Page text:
Only last month, Boris Johnson triumphantly declared that Britain had the “fastest growing economy in the G7”. Hurrah! So imagine his dismay when the IMF piped up to predict that UK growth in 2023 will be the slowest of all the G7. How quickly things can turn into their opposites.
And with inflation in Britain forecast to be the highest in any of the advanced capitalist countries in the coming year, the only thing that will be growing the fastest is workers’ bills.
Far from the image of a strong ‘Global Britain’ as painted by the Tories, the reality is that British capitalism is a third-rate power, in a state of senile decay.
For decades the British capitalist class has abandoned industry in favour of a rentier, low-wage economy, based on financial services and speculation. Now the chickens are coming home to roost, as the UK economy is battered by the global crisis of capitalism.
The storm clouds are gathering from all directions. The most recent figures from the Office of National Statistics (ONS) put inflation at 7% in March. Yet GDP growth slowed to just 0.1% in February. Meanwhile, real wages – taking into account inflation – contracted by 1%.
With growth projected to remain at just 0.1% over the next few months, many analysts are already talking about Britain entering into recession in the coming period.
The Bank of England (BoE) added to this gloomy outlook with their latest forecasts, released today.
These predict that inflation will peak at 10% later this year, the highest level in four decades. The UK economy, meanwhile, is set to contract by 1% in the fourth quarter of 2022, leaving the country teetering on the edge of an official recession.
Just the slightest shock could tip the economy over the edge – and there are plenty of potential bumps on the road ahead.
What is clear is that Britain – along with the rest of the world – has already entered into a period of so-called ‘stagflation’: stagnant growth, combined with high inflation. And as usual, it is the working class who will be forced to bear the brunt.
Already, the cost-of-living catastrophe is hammering workers’ living standards. But this is set to intensify, as the bosses look to protect their profits by passing on increased input costs to workers in the form of higher prices and lower real wages.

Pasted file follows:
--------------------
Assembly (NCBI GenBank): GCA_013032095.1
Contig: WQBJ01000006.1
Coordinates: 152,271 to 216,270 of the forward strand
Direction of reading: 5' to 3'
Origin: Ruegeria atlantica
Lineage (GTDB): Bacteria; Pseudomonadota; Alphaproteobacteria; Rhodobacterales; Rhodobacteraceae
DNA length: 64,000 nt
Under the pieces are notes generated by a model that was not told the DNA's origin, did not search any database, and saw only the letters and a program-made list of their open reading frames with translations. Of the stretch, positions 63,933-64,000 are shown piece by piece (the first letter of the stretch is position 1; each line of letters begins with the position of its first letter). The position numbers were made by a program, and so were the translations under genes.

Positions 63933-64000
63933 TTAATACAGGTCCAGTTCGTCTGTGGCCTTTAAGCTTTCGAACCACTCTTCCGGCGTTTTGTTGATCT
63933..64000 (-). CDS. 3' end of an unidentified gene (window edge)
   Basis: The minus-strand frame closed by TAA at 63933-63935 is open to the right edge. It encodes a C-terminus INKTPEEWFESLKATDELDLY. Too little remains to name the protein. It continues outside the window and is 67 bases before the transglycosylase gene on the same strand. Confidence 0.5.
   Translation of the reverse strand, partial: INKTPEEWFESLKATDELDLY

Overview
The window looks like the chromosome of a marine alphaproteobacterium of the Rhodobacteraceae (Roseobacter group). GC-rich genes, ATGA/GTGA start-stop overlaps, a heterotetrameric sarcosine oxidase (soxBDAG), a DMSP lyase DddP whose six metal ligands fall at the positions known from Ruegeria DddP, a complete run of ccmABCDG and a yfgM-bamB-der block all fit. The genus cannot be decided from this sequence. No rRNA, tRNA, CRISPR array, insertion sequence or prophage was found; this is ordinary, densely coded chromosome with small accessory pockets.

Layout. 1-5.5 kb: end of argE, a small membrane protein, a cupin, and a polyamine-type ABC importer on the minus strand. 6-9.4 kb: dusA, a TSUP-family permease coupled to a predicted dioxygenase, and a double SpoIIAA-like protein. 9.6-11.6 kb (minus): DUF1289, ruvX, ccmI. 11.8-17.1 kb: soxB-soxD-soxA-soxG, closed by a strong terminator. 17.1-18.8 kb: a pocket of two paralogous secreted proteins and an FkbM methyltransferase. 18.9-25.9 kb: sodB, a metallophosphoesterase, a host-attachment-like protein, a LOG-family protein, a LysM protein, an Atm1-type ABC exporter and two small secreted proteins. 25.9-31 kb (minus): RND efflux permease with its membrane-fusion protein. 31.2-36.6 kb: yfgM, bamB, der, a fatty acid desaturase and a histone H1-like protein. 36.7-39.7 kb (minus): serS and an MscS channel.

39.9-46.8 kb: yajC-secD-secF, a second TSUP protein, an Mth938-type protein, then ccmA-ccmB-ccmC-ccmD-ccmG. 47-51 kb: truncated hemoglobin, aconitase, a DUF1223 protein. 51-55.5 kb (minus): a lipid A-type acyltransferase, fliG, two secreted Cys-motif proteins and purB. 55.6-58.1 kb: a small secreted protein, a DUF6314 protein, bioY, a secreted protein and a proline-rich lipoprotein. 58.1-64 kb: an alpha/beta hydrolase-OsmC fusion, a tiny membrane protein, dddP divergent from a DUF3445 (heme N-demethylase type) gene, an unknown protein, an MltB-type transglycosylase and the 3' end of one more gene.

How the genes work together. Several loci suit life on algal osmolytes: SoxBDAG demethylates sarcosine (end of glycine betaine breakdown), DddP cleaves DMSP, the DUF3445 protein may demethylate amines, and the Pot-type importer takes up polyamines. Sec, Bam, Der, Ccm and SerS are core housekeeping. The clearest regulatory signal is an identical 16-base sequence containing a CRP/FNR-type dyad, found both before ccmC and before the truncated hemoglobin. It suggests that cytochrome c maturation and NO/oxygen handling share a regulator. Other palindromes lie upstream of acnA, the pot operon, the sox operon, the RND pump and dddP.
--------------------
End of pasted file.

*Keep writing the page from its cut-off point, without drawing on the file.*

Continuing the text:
One-in-eight adults in Britain have already gone without heating, water, or electricity in the past three months, according to the Money Advice Trust. And the BoE is estimating that energy prices will jump by another 40% in October, when the consumer price cap is lifted again.
According to the ONS, meanwhile, close to one-in-five people said they had to borrow more money in order to make ends meet. And with prices expected to climb higher and higher, this will only get worse.
The Bank of England’s decision today to increase interest rates to 1% will add fuel to the fire, however, pushing up borrowing costs for highly-indebted households and small businesses.
And with interest rates set to rise even further in the months ahead, millions could be plunged into bankruptcy and unemployment, as the UK central bank engineers a slowdown in order to ‘cool’ the economy, reduce demand, and tame inflation.
Yet whilst millions are feeling the squeeze, big business bosses are getting richer and richer.
Two of the ‘Big Six’ energy companies made over a billion pounds in profit last year, whilst their customers struggled to keep warm. Energy monopolies such as Shell are recording record profits. And the CEO of fossil fuel giant BP took home a whopping £4.5 million in pay last year, presumably enough to keep his mansion nice and toasty.
Prepare for battle
The Tories’ offer of a £150 council tax rebate to alleviate rising living costs will barely scratch the surface. Starmer’s Labour similarly has no solutions, other than feebly calling for a timid windfall tax on the energy monopolies.
Both parties agree, however, that hundreds of millions of pounds must be spent to send arms to Ukraine, in the interests of Western imperialism.
To prevent workers from being ruined by rising prices, therefore, the trade unions must step up. Only militant coordinated action will be enough to win inflation-busting pay rises.
Already, the RMT are showing the way forward, balloting 40,000 members for a potential national rail strike to confront the bosses’ offensive.
As the struggle heats up, and more and more workers are forced into action, this movement must be generalised into an all-out war against the capitalist system.
Only by replacing the anarchy of the market with a socialist planned economy can we consign the scourge of stagflation to the dustbin of history.